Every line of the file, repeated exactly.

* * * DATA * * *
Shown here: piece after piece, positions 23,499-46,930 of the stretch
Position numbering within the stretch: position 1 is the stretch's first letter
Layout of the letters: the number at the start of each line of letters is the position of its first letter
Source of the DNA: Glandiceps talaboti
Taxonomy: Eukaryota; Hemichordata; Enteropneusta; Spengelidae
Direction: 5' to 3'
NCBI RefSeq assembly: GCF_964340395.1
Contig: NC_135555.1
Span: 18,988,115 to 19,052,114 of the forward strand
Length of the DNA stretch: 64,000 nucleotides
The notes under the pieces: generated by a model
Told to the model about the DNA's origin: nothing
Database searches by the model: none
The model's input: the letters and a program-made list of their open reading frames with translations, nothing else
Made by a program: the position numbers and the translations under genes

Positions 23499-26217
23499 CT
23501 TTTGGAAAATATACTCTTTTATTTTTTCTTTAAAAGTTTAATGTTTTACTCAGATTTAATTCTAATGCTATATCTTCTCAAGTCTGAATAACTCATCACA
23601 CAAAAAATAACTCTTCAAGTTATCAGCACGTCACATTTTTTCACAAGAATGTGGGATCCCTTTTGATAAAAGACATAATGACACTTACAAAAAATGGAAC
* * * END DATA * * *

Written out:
Shown here: piece after piece, positions 23,499-46,930 of the stretch
Position numbering within the stretch: position 1 is the stretch's first letter
Layout of the letters: the number at the start of each line of letters is the position of its first letter
Source of the DNA: Glandiceps talaboti
Taxonomy: Eukaryota; Hemichordata; Enteropneusta; Spengelidae
Direction: 5' to 3'
NCBI RefSeq assembly: GCF_964340395.1
Contig: NC_135555.1
Span: 18,988,115 to 19,052,114 of the forward strand
Length of the DNA stretch: 64,000 nucleotides
The notes under the pieces: generated by a model
Told to the model about the DNA's origin: nothing
Database searches by the model: none
The model's input: the letters and a program-made list of their open reading frames with translations, nothing else
Made by a program: the position numbers and the translations under genes

Positions 23499-26217
23499 CT
23501 TTTGGAAAATATACTCTTTTATTTTTTCTTTAAAAGTTTAATGTTTTACTCAGATTTAATTCTAATGCTATATCTTCTCAAGTCTGAATAACTCATCACA
23601 CAAAAAATAACTCTTCAAGTTATCAGCACGTCACATTTTTTCACAAGAATGTGGGATCCCTTTTGATAAAAGACATAATGACACTTACAAAAAATGGAAC